When a recruit makes the call in March, in reality, that makes him a target for other schools for that much longer.
It shouldn’t work that way, but it does.
Gonzaga College High School (Washington D.C.) safety Miles Taylor committed to Georgia Tech last March, nearly a year ago. He committed after his junior day visit. But just days before he committed, Taylor, a speedy, physical 6-0, 185-pounder, received an offer from Iowa. That kind of stuck. Omar Truitt, an early Iowa commit and Maryland native, got in Taylor’s ear.
“I felt like I had made a hasty decision in committing to Georgia Tech, because I was so excited that they offered me a scholarship,” Taylor told the Washington Post. “As I talked to the coaches at Iowa and Omar more, I really wanted to take a visit out there, and once I did, I fell in love with everything, from the culture and the way people love football to the players and the coaches.”
Iowa is bringing in Taylor as a strong safety.
“As a two-year starter at safety for us, Miles plays the game really fast and he’s a physical player that flies around out there and coaches love that,” Gonzaga coach Aaron Brady told the Post.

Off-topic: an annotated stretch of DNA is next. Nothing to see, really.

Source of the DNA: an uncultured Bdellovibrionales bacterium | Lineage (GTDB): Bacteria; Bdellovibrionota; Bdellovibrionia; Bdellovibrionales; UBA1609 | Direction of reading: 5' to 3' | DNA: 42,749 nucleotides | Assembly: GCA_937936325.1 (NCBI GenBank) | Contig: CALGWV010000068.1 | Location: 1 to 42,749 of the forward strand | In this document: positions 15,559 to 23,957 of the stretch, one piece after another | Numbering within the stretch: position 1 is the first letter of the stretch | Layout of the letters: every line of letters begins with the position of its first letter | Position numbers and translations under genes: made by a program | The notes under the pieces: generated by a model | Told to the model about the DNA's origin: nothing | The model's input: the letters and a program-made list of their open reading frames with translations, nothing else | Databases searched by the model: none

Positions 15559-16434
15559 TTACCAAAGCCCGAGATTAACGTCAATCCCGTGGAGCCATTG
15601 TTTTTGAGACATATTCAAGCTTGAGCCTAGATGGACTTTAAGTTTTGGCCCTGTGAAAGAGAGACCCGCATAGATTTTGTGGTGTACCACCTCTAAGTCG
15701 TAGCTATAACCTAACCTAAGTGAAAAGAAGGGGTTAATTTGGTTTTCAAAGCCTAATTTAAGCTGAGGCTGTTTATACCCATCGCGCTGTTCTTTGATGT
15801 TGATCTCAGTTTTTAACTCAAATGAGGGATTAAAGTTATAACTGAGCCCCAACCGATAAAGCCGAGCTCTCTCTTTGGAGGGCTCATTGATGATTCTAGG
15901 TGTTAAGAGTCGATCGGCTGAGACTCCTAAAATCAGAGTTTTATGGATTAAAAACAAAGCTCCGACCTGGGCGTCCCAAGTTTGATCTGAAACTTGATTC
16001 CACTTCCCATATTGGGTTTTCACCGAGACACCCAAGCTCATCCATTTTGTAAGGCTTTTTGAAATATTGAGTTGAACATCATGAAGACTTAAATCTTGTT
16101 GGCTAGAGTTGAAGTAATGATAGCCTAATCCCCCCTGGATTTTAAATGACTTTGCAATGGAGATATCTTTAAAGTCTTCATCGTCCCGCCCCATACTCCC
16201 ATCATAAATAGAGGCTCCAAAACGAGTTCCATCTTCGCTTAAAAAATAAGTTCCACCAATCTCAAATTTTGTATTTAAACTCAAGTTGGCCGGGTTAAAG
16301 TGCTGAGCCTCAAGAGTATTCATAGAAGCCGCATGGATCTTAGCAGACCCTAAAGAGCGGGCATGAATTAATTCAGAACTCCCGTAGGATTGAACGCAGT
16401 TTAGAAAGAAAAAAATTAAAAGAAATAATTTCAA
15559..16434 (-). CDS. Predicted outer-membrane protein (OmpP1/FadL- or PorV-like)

Taylor also held offers from Iowa, Temple and U-Mass. and strong interest from the likes of Maryland, Virginia, Virginia Tech, Rutgers, Penn State, Wisconsin, Michigan State, Syracuse and Boston College.
“Coach [Phil] Parker said that he wants me to play strong safety. They see me fitting in really well there,” Miles told HawkeyeReport.com. “I think that’s a perfect fit for me because we run pretty much the same defense at my high school, but you know Iowa is a little more complex being a college team. There are a lot more checks and more switches and adjustments and whatnot, but I’m familiar with the defense and I like how their safeties come down and hit. That’s my game, so I like that.”
Miles recorded 86 tackles, eight pass break-ups, two fumble recoveries and a sack as a senior. He also had three interceptions including one returned for a TD. As a junior, Miles collected 85 tackles as a junior, with 11 pass break-ups, three sacks, three fumble recoveries and four interceptions.
Basics: Gonzaga College High School (Silver Spring, Md.), 6-0, 185, strong safety
Dent the depth chart in ’14? — The further you go from the ball on the line of scrimmage — except for running back, probably, — the better the chance you have to play as a true freshman. Taylor might have the best chance. Iowa needs safety depth. After senior John Lowdermilk, there’s senior Nico Law and . . . really that’s about it. Anthony Gair and Ruben Lile will be sophomores. They’ve seen little time in defensive scrimmage play. Greg Mabin, Malik Rucker and Solomon Warfield are the next wave. With so many thin resumes ahead of him, why not Taylor?
Off-the-top-of-my-head Hawkeye comparison — Miguel Merrick/Marcus Paschal (the great forgotten safeties of Iowa football)